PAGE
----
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“Seriously dude, what do we even look like?” I stare at Timo, first horrified, then breaking out in laughter. Timo is standing next to me in a flimsy t-shirt, filthy pants, and a scruffy beard. I haven’t washed my hair in three days, and my skin has a slight itch. I spot a few leaves of seaweed in David’s hair. A slightly fishy smell is in the air.
We are at a child’s birthday party hosted by a neighbor in our apartment complex, and I realize that our hygiene (or lack thereof) might attract some attention. A few hours prior I was still feeling completely normal like this. But in all fairness we weren’t attending some festivities, we were hanging out on a beach somewhere in the middle of nowhere. For 40 hours or so.
The last days and weeks had been exhausting. I can’t say exactly why or what had been going on, but we had felt depleted. In fact, I nearly canceled our camping trip because of the daunting logistics of packing and going away. But I figured we should stick to the plan, and our beloved friends Maria and Rallis were counting on us as well.
On Friday, Timo and I pack everything, pick up David at 2 pm from daycare, and take off right away. The original plan is to drive to the Akamas region, a beautiful area only accessible by four-wheel drive. As our friends start loading their Landrover, Timo and Rallis disappear under the car for a moment.
“What’s plan B?” I hear as we learn the diesel tank is leaking. It’s impossible to drive like that for 3-4 hours. Instead, we start hauling everything from the Land Rover into Maria’s Volkswagen. And so we end up hitting the road a little later than planned.
Obviously, at this hour we can’t make it to Akamas anymore, especially since the Volkswagen isn’t equipped to drive the roads there anyway. Our friends suggests to show us another spot instead. Apparently, it’s known for its beautiful trees that reach all the way to the sandy beach.
We arrive about 1.5 hours later. Nature has something absolutely mindblowing in store for us – a reason for others to find a camp spot here possibly, but a reason for us to continue searching: turtle nestings right on the beach! It is magical, especially today being a full moon. I’m sure, this is the night the little ones will hatch, and plan their escape to crawl into the water.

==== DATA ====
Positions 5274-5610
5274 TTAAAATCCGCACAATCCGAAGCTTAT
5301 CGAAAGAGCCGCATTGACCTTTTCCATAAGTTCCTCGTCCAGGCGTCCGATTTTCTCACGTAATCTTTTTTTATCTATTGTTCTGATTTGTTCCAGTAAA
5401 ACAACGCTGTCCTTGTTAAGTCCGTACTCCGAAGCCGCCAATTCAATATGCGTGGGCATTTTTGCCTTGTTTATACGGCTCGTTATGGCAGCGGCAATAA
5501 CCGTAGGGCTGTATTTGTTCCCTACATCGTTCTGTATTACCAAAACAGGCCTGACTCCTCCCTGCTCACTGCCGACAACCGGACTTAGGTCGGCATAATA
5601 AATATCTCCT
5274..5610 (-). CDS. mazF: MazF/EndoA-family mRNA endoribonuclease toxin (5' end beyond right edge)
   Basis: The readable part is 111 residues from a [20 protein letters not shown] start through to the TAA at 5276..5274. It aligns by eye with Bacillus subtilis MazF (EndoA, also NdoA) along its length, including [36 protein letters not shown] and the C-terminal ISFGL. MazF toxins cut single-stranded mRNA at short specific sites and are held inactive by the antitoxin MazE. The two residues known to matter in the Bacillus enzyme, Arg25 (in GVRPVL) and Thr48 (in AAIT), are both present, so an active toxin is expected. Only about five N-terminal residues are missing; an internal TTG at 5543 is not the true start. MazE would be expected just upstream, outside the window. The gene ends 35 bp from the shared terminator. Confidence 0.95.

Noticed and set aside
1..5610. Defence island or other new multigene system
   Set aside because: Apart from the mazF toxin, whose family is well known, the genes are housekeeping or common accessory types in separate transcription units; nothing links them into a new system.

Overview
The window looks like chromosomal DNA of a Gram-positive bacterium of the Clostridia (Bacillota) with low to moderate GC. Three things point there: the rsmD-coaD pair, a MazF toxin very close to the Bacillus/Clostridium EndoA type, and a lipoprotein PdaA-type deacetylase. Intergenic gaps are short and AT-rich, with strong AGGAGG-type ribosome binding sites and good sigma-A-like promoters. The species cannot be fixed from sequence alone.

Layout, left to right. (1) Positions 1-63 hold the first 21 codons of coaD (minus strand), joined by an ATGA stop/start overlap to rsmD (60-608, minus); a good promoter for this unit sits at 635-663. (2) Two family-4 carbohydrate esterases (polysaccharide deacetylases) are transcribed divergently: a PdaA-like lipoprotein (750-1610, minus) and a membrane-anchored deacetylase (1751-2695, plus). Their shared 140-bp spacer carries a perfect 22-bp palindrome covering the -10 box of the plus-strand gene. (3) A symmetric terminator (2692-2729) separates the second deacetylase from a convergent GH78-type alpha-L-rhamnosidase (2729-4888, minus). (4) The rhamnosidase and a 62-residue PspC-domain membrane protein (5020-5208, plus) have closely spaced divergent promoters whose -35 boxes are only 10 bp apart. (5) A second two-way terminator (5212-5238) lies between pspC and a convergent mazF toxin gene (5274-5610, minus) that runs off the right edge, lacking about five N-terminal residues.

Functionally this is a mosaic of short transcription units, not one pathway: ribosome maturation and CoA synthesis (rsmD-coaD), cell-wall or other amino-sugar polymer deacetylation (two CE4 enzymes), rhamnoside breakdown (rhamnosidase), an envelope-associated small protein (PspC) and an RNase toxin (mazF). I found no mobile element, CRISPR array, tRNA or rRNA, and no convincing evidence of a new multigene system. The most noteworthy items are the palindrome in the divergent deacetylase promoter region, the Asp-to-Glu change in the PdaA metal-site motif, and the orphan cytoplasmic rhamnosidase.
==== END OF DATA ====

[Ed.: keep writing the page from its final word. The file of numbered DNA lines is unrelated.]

We have two dogs with us though, and thus we can’t stay. Continuing our drive we search for a different camp spot. And search. And search.
The sun is slowly setting as Rallis and Timo finally wave us down to stop. They have found a spot where we can access the shore by foot, and pitch our tents right on the beach. We have to park the car a little further up because there’s no vehicle access to the beach. Child, bags, heavy stuff, and all our camping equipment have to be carried down to the gravel beach, one by one.
We barely finish setting everything up before the sun sets completely. Before long we just sit, eating home-made pasta salad, and watching the full moon rise.
It is so unbelievably beautiful. The moon is rising, deep red on the horizon right above the ocean, with the gentle sound of waves hitting the rocky shore.
David has been looking forward to camping so much, he’s genuinely excited to go to bed. The night is mellow, and we barely need a blanket to sleep. Once he’s finally sleeping (it did take a little longer as he could barely contain his excitement), I go back outside to join Timo, Maria, and Rallis. We continue watching the sea and enjoying the blissful silence.
Later we sneak into our tent, which is surprisingly cozy considering we’re sleeping on a bed of gravel.
We wake up reasonably rested the next morning. I first check on the dogs. Whenever we have Stormy with us, I’m a bit worried. Is it too much for him, given his age? Is he too hot? On our last camping trip, he managed to escape from our tent at night, and so now he has to sleep in his crate.
But my worries are unfounded. Stormy as well as Belly, Maria and Rallis’ dog, are still sleeping peacefully.
I love waking up by the ocean. There’s no other sound but waves. No cars. No other smells. And here, there’s not even cell phone reception. A deep sense of relaxation overcomes me, I had been yearning for this. I notice how many things become genuinely unimportant at once. Why was I constantly stressing over things the past few weeks? The only thing that counts right now, is that we’re all here together by the ocean.